The Preclinical Imaging Research Laboratory (PIRL) is a shared resource of the Lombardi Comprehensive Cancer Center (Lombardi), formalized in 2006. The objective ofthe PIRL is to provide high-resolution in vivo small animal imaging and image analysis for Lombardi researchers involved in the study of cancer initiation, progression, and interdiction/therapy. The high-end instruments in PIRL enable noninvasive, longitudinal studies of cancer in vivo. The PIRL provides expertise in the design, acquisition, and analysis of preclinical imaging studies using the following instrumentation: a Bruker 7-Tesla magnetic resonance imaging (MRI) and magnetic resonance spectroscopy (MRS) console, a small-animal ultrasound (Vevo660) workstation, an X-ray imaging unit (Faxltron) and a visible-near infrared spectroscopic imaging workstation (Maestro II). Support from the Lombardi in 2008 allowed the PIRL to acquire the Maestro workstation, update imaging software for the Bruker magnet to Paravision 4.0, and hire Dr. Yi-Chien Lee to perform the MR imaging. Additional upgrades to the magnet will be completed in May of 2009. The PIRL provides drop-off imaging, as well as training sessions for invesfigator initiated image acquisition. All original MRI and MRS data regardless of who has performed the acquisition are analyzed by the PIRL using Bruker software that is licensed to the PIRL. The director, Christopher Albanese, PhD, Associate Professor of Oncology, is a molecular biologist with expertise in genetically engineered mouse modeling and imaging. The PIRL is co-directed by John VanMeter, PhD, director of the ST human fMRI facility at Georgetown University Medical Center, with over 15 years of expertise in medical imaging and software development and Dr. Olga Rodriguez, MD, PhD, an Assistant Professor of Oncology and an expert in preclinical MRI as well as clinical and preclinical pathology. In 2008, the PIRL was utilized by 13 Lombardi investigators from four Lombardi programs.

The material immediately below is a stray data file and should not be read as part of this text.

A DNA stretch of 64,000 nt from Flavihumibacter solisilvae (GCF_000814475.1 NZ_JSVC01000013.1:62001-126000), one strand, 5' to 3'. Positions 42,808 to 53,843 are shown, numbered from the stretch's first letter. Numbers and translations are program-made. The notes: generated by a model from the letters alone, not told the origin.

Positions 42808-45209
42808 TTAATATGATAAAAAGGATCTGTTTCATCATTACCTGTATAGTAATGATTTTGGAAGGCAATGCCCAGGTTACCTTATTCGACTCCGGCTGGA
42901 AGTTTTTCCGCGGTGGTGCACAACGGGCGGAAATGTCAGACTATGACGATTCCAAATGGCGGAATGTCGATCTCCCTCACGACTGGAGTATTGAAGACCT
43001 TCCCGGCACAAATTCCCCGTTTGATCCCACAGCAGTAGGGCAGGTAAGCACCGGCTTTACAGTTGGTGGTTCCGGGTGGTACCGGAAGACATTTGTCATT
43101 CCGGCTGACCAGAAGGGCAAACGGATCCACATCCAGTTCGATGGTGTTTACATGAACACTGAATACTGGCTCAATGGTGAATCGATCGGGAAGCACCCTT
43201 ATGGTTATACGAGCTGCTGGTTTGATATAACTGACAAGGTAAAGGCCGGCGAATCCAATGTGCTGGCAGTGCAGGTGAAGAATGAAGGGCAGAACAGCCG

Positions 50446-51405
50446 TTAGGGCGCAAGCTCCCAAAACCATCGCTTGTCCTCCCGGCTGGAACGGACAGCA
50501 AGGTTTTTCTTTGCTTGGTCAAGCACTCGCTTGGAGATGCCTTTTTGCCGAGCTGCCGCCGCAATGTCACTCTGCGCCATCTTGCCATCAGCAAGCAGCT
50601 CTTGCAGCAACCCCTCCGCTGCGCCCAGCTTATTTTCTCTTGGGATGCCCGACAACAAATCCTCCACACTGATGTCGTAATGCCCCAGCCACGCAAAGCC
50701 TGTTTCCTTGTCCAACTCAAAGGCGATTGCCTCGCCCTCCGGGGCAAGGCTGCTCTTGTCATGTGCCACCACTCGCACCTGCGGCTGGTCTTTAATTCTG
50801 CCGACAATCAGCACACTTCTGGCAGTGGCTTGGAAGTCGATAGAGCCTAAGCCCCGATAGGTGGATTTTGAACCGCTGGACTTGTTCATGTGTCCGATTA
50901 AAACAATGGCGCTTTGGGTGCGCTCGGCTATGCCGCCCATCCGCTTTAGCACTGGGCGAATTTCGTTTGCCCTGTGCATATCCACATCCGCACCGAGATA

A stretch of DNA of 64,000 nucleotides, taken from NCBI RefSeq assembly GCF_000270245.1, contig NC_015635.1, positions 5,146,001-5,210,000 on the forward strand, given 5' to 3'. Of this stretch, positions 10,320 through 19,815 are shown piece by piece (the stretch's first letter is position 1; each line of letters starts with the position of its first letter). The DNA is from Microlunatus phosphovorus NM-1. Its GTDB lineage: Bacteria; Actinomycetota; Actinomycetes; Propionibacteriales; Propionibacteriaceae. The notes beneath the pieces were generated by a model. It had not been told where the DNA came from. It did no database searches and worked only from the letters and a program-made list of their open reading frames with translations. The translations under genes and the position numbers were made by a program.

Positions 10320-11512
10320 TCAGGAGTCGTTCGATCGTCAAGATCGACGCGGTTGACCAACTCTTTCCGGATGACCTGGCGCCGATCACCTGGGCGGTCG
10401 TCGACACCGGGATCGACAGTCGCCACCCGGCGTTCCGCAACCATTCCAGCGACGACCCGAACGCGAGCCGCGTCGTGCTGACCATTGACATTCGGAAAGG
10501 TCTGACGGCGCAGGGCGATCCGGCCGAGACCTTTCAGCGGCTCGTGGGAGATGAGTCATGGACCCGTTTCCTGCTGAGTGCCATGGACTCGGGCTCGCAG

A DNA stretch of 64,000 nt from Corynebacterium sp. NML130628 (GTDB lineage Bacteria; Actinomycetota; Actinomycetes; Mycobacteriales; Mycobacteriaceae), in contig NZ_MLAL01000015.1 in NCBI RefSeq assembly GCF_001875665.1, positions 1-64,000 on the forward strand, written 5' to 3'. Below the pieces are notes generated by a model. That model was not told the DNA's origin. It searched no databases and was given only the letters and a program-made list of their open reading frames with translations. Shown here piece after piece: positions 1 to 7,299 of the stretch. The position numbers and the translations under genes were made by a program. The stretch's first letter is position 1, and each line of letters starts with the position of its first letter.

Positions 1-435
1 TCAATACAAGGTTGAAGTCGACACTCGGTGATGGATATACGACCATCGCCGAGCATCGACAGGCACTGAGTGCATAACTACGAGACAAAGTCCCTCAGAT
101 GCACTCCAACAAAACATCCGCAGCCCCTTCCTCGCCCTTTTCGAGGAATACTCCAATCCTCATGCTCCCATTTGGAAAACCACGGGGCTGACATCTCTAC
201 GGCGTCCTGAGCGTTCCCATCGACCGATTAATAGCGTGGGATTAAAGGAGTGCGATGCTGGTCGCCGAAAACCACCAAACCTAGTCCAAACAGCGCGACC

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National Cancer Institute (NCI)
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Subcommittee G - Education (NCI)
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Georgetown University
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